Samoa rebuilds as Haiti count the dead
By Michael Morrah
While the focus in Haiti is on the living, another much smaller nation is trying to start again after its own natural disaster.
More than 200 people died when a tsunami hit Samoa almost four months ago.
The Pacific nation is now beginning to show signs of recovery, with one of the best known beach resorts at Lalomanu on Upolu Island partially reopened for business.
The Taufua family say rebuilding has provided a distraction, and helped them to heal.
â€œWhoever died down there has not died. We are survivors. The spirit of my friends, my father, and my family in my heart - they still survive,â€ says Fuimaono Levaa Talia Taufua.
Tuafua Beach Fales - just like dozens of popular tourist spots - was levelled when a tsunami pounded the coastline on September 29.
Ben Taufua says the disaster still seems â€œsurrealâ€ and like â€œa bad dreamâ€.
Ben Taufua was one of those who came to search for his loved ones in the days after the wave hit.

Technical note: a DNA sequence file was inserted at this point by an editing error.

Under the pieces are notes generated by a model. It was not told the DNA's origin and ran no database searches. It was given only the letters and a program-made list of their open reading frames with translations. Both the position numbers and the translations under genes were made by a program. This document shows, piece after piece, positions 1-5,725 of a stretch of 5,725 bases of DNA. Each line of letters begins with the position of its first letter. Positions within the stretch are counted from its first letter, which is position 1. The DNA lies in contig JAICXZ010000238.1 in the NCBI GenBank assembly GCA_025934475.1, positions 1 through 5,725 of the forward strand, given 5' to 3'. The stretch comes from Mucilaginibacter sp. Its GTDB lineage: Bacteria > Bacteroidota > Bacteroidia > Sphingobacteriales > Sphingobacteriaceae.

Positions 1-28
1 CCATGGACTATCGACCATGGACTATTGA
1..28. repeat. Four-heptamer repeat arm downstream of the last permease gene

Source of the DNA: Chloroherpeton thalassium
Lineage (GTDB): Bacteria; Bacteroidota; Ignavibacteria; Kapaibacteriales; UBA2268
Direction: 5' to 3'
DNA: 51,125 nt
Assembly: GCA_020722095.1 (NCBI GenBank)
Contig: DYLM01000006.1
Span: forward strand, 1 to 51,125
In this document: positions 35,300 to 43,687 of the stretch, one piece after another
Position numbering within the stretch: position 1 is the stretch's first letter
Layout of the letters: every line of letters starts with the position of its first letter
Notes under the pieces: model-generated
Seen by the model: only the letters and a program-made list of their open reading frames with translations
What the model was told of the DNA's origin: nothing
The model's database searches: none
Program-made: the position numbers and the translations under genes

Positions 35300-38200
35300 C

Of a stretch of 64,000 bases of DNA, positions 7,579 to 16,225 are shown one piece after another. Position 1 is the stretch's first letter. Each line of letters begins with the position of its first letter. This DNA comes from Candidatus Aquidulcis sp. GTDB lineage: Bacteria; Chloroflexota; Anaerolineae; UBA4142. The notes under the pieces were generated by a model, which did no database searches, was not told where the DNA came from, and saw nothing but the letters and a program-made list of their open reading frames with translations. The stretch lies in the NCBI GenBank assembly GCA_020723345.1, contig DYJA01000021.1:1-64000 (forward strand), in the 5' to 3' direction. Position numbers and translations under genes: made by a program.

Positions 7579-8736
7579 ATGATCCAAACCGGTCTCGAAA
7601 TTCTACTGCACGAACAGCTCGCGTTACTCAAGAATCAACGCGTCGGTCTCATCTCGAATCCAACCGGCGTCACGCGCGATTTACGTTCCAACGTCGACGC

In total, 13 members of the Taufua family died.
Tuafua Beach Fales manager Faafetai Taufua says rebuilding has helped a lot.
â€œSitting home doing nothing - it didn't help at all,â€ he says.
A ceremony was held yesterday to reopen the Tuafua restaurant and bar.
The next step, rebuild the fales - the first of which were built in 1980.
Even though there is no accommodation in Samoa yet, tourists haven't been put off.
Faafetai Taufua says around 280 people have already made reservations at the Beach Fale.
But down the road, progress is slow. The Taufua family used their own money to build again.
But for most that isn't an option.
And frustration is growing as the government tries to work out exactly who should get aid money.
Two million New Zealand dollars is set aside for rebuilding beach fale businesses, and another two million for loans.
The reality is though it will take much more.